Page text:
The course covers ideas and approaches related to nonprofit law, essential responsibilities of nonprofit boards, governance and mission. The course examines theories of governance and executive leadership, legislative and regulatory concerns. Topics include trustee issues, board-management relations, advocacy, lobbying, nonprofit liability, strategic thinking, alternative board structures, contemporary roles and responsibilities of engagement in different settings, and cross cultural comparison of nonprofit boards. It provides an introduction to philanthropy and a grant-makers guide to evaluation and selection of social investments. The course prepares students to assume the role of innovators and problem solvers in identifying needs in various communities and release their ingenuity to establish, manage and sustain organizations to best address needs for societal benefits.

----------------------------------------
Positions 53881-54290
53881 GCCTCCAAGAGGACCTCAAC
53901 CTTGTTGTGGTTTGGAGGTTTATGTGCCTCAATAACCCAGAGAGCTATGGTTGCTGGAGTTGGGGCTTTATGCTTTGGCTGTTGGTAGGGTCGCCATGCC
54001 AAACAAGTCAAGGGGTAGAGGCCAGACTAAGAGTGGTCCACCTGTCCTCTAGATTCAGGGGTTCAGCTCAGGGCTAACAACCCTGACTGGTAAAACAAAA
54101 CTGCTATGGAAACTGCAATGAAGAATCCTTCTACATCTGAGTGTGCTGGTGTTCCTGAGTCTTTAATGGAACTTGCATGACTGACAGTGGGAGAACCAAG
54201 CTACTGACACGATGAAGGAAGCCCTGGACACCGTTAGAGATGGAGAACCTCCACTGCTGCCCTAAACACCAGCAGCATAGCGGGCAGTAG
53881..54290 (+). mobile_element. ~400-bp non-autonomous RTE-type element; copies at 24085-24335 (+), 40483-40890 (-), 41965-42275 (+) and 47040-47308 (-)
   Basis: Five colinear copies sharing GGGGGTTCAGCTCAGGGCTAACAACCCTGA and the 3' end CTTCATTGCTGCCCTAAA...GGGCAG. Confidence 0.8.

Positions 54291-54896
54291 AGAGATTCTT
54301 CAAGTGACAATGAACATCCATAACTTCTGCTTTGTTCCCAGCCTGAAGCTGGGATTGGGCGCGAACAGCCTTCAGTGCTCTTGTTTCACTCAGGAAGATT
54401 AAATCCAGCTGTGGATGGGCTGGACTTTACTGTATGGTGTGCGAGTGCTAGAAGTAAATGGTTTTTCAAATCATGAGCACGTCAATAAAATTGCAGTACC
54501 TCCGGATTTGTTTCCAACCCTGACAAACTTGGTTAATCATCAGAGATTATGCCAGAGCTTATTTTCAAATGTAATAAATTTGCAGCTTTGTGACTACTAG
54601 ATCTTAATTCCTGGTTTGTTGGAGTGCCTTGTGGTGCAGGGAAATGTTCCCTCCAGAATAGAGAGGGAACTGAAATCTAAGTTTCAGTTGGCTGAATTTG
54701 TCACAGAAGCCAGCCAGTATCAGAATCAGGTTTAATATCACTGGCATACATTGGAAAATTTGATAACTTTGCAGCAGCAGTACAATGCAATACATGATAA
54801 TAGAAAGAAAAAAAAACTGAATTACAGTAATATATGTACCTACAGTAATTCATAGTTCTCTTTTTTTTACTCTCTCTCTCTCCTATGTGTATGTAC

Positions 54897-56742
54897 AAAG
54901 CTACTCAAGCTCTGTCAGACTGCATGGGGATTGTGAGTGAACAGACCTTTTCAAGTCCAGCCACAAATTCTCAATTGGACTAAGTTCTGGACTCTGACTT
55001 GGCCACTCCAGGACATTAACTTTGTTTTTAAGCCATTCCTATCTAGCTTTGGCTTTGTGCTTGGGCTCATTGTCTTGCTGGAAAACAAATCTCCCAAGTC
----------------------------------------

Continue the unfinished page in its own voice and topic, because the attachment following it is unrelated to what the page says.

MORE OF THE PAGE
PUB 5905     Fin Mgt & Sustainability  (3 cr.)

This course focuses on best practices and standards of nonprofit financial management. The course comprises appropriate techniques for ensuring probity, transparency and accountability as it relates to nonprofit financial responsibility. The course exposes students to the similarities and differences between budget, financing and accounting in nonprofits and local governments. Topics include budgeting, fund accounting, cash flow analysis, expenditure control, and financial planning and reporting, taxes and audits among others.

PUB 5906     Gifts, Giving, & Endownments  (3 cr.)